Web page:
Ulam Spiral

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I've was reading about it [http://mathworld.wolfram.com/PrimeSpiral.htm] [Broken] and found it intriguing, has there been a great deal of study devoted to it or is it thought of as some kind of quark?

[P.S. I don't really know much about number theory, just curious]
 
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CRGreathouse
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I think it's fairly well-understood. The diagonals are related to prime-generating polynomials (which you can also read about on MathWorld).
 
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but ALL the diagonals of Ulam spiral generate Polynomials that have prime values or only a few special diagonals of Ulam spiral only generate primes.
 
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but ALL the diagonals of Ulam spiral generate Polynomials that have prime values or only a few special diagonals of Ulam spiral only generate primes.
Be careful, no polynomial generates only primes indefinitely. I think you meant --only generate primes up to a large value of n --!
 
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Uh.. sorry , then i meant what are the diagonals that generate primes up to a large value of 'n' or perhaps a bit harder , given a certain prime what is the Polynomial in Ulam Spiral that for a certain integer the Polynomial gives you the prime 'p' are there SERIOUS studies with calculations for Ulam spiral.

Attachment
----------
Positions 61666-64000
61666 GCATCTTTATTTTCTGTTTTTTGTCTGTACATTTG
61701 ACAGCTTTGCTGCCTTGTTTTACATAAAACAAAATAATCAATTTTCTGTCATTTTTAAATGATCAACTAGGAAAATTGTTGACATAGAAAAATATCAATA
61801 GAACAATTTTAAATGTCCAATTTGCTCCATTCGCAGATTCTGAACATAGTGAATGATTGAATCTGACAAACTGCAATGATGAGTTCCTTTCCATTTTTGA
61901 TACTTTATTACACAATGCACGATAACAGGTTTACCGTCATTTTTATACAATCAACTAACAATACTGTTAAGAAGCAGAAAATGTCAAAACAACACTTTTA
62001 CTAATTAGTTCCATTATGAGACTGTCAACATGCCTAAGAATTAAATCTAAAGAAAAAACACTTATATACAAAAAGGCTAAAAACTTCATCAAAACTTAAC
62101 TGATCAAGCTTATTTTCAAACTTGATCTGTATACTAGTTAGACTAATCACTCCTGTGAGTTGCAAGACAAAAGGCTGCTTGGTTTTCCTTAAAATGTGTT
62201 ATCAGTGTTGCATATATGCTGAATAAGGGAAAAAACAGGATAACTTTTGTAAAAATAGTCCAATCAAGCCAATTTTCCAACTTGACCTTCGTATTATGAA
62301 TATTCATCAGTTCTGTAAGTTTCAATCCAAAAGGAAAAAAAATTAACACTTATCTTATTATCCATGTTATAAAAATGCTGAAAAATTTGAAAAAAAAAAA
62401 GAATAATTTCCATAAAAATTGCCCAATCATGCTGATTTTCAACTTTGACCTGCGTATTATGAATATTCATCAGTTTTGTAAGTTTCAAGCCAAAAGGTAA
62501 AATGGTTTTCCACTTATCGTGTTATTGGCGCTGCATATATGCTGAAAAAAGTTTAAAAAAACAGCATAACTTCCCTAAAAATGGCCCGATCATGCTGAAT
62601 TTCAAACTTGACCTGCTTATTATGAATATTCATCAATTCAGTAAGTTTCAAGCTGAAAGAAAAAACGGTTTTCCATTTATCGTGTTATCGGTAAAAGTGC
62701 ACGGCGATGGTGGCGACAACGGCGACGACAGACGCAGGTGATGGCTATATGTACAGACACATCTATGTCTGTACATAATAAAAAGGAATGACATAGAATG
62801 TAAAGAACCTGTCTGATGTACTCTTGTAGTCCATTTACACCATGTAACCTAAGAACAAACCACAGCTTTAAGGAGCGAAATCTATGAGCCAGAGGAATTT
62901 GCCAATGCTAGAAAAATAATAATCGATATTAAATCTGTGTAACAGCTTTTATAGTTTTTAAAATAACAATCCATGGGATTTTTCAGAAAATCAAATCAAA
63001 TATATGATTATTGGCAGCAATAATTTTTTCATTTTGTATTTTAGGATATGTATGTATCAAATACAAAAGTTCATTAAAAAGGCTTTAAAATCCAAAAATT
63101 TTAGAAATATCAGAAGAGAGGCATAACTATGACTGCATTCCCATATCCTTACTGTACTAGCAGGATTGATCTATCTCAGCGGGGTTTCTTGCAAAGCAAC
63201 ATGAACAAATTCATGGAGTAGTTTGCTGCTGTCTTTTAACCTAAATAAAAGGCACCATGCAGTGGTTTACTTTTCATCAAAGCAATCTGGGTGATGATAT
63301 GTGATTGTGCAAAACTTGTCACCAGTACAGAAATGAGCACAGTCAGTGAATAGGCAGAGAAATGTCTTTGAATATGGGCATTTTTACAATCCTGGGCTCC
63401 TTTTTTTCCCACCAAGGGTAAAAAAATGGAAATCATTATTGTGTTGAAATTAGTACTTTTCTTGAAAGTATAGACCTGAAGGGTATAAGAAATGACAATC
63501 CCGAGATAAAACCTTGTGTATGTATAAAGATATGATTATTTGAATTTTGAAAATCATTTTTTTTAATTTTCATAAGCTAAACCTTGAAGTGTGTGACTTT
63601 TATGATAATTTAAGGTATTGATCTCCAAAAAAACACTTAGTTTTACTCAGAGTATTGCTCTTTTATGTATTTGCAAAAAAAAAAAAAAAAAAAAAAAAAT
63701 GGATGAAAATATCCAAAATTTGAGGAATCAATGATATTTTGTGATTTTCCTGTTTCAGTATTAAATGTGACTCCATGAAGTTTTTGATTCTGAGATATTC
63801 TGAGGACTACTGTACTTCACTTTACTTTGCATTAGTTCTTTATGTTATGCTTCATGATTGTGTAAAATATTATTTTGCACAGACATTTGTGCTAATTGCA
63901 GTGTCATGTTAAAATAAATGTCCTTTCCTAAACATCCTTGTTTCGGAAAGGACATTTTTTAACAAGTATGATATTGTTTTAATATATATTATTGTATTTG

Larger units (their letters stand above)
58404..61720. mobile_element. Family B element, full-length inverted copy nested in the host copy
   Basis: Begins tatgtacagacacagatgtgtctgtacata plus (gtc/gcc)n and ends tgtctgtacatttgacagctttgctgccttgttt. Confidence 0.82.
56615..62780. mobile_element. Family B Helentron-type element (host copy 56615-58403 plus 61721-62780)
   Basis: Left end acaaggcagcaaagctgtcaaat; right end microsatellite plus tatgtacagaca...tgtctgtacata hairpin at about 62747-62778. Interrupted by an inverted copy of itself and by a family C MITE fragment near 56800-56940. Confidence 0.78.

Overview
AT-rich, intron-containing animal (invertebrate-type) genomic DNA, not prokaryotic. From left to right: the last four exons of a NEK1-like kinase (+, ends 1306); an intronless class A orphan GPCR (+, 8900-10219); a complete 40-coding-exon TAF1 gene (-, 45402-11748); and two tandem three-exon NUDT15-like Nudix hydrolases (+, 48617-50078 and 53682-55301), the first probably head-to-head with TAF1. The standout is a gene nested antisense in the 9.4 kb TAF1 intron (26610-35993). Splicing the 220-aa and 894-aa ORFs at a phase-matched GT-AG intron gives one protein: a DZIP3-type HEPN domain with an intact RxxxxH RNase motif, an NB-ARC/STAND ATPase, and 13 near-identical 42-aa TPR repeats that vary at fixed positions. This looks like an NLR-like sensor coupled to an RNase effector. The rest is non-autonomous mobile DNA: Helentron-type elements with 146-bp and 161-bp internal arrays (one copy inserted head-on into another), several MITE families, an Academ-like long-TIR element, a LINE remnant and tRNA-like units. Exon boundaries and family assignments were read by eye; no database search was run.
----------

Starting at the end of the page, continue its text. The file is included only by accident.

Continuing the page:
CRGreathouse
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I'm working through that one, give me a bit.


Parse tree:

Code:
(Uh.. sorry)
(then i meant
 (
  (
   (
    what are the diagonals
    (that generate primes up to a large value of 'n')
   )
  or perhaps a bit harder ,
   (
    (
     (given a certain prime)
    what is the Polynomial in Ulam Spiral
     (
      (that for a certain integer)
      the Polynomial gives you the prime 'p'
     )
    )
   )
  )
 are there SERIOUS studies with calculations for Ulam spiral.)
)
Semantic re-formation:

Are there serious computational studies addressing:
1. What diagonals generate only primes up to large values of n?
2. Harder: given a prime p, what polynomials P have P(n) = p for some n?

Answer:

There are studies addressing #1. There is a close relationship between prime-generating polynomials and such serious topics as Heegner numbers (about which I know little). UPNT and MathWorld have lots of references.

#2 does not seem difficult. Do you have more conditions, or have I perhaps misunderstood you?
 

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